Using arpeggios as lead-ins to your guitar solos
A lead-in phrase is a sequence of notes that flows into a larger soloing phrase. It introduces
the regular soloing phrase by... leading in to it. In this case, we're going to try using simple arpeggios as lead-in phrases, which can then be followed by a larger solo in that same key/scale. This is a very common way of using arpeggios, which you can draw from when you feel.
Let's look at a couple of examples:
If we were playing a solo from the major scale, we could lead in to a phrase in that solo by playing a major arpeggio in that same key, from that same major scale. For example...
By using that major arpeggio from the mid-top part of the boxed major scale shape (which you should know from part 1!), we are able to lead in nicely to a fuller solo from that major scale pattern (and beyond!).
The major arpeggio, consisting of those key major chord tones - root
, sets the scene for a larger major expression.
This is why it's useful to know what tones make up chords
, because...Where there's a chord, there's an arpeggio!
There's also the matter of what rhythm you use to apply that lead-in, but we'll look at lead rhythm another time! Too much to cover in a single lesson.
We could also lead-out or resolve
a soloing phrase nicely using a downward
The lead-in/out can be as long or short as you like. They can often involve a quick sweep pick (more on this technique another time!).
Remember, there are also minor
lead-ins. If you're leading into a minor scale solo (e.g. Dorian, Aeolian, minor pentatonic etc.) then it's just a case of finding an appropriate minor triad pattern. For example: Minor triad: Root
- minor 3rd
Ok, let's now look at some other ways to incorporate arpeggios into your guitar solos.More advanced guitar arpeggio techniques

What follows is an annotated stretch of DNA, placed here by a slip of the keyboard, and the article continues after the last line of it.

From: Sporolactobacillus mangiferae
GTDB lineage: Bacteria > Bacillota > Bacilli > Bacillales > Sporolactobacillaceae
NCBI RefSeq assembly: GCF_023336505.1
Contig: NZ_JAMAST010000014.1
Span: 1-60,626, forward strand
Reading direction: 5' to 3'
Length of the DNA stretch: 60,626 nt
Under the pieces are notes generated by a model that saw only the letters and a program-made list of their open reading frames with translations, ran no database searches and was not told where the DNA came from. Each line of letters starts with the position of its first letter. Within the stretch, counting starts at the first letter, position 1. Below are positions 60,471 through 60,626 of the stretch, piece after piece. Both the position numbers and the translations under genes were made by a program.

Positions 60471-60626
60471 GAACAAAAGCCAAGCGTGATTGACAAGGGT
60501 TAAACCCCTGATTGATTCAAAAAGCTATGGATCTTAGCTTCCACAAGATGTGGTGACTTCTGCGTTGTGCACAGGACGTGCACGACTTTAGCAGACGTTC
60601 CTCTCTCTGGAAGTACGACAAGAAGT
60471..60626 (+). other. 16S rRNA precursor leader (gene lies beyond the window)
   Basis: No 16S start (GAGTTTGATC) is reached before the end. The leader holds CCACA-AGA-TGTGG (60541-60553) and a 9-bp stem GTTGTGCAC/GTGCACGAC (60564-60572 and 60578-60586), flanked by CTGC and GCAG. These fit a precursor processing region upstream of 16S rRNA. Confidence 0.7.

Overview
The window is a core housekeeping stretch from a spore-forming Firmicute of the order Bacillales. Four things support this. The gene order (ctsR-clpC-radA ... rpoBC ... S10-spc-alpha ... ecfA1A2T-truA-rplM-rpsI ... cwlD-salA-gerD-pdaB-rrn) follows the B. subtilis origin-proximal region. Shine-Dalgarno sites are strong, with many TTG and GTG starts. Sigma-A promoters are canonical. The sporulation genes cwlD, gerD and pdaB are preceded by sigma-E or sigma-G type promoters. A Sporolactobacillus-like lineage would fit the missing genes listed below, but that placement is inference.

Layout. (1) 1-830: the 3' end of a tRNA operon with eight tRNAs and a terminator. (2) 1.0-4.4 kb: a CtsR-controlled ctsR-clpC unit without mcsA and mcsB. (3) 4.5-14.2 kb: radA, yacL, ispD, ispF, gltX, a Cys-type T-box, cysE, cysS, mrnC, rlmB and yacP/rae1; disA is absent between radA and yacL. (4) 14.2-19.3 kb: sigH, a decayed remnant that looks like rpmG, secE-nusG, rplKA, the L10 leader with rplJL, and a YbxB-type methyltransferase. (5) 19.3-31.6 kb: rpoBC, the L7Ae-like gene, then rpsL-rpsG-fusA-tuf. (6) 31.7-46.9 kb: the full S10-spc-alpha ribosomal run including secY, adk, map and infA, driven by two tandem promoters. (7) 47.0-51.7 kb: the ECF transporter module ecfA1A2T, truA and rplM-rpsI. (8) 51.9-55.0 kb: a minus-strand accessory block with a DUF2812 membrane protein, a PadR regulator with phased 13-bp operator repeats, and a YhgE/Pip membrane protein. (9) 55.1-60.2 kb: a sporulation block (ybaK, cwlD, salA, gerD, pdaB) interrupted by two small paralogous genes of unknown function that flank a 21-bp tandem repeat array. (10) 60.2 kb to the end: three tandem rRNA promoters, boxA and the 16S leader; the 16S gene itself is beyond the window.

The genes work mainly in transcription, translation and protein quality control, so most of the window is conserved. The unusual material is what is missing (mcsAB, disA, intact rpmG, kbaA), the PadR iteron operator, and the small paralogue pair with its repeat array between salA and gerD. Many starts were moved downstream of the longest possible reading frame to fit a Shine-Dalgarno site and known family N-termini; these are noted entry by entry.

Just as with chord inversions, where you mix up the order of chord tones from low to high (e.g. the lowest note in the chord is no longer the root note, but the 5th, 3rd or other), we can also apply this to arpeggios.
e.g. rather than playing the regular major triad as:R 3 5
Play it as:5 R 3
...from low to high. Again, if you know your scales, you'll know how to form sequences like this one, just as you would a chord.Highlighting chord changes with arpeggios
During a chord progression, your solo often has to work with several chord changes. We can use arpeggios to highlight particular chord changes (especially unusual ones) and put them into context.
For example, take a listen to the chord progression below:Bm
| D7sus4 | Gadd9 | F#aug7 -
click to hear >
So Bm (B minor)
and F# (F sharp major)
are the chords I'm going to highlight with B minor and F# major arpeggios respectively. Of course, it's down to your personal judgement which chords you choose to highlight with arpeggios. This is just an example! The arpeggios are highlighted in red
Click here for an audio example >
Hear the lead guitar alone >
Notice how, during the solo, I get into position
ready for the arpeggios each time. This is why knowing your scale tones across the fretboard is important. The regular soloing flows out of and into the arpeggios seamlessly.
Notice also how the final arpeggio (over F#7aug) builds up to that resolution of returning back to B minor in the progression.Arpeggio runs
There'll be a separate lesson on runs as a soloing technique, but for now, you can try and apply "staggered" patterns to your arpeggio sequences. For example, instead of just playing the arpeggio from low to high (e.g. R, 3, 5, R, 3, 5, R... etc.), you can take 4 tones forward and 2 back, 4 more forward, 2 back etc.
Starting with a simple step pattern using a C# major 7th arpeggio (similar to a regular major arpeggio with an added 7th from the major scale: R
Remember, the key we're doing these particular exercises in isn't important, as the patterns and shapes we use are movable
. So if we wanted the above to be in the key of D
, we'd simply align those root note positions with... D
! Again, if you know your scales, you'll know where you can move
Let's take a look at a wider run, using a B minor arpeggio
Now, the fingering for this kind of playing requires a lot of practice, so don't expect to be able to play at a blistering speed right off the bat!Break it down into sections
(what the vertical lines are for) Use a metronome to start slow and speed up gradually as you get more physically comfortable with the finger movements.Tip:
Once you're up to speed, try ending that run above by sliiiiiding the high E string up to fret 19 (which is the note B - the root
and key of the arpeggio!). See if you can end the quick slide accurately at that 19th fret.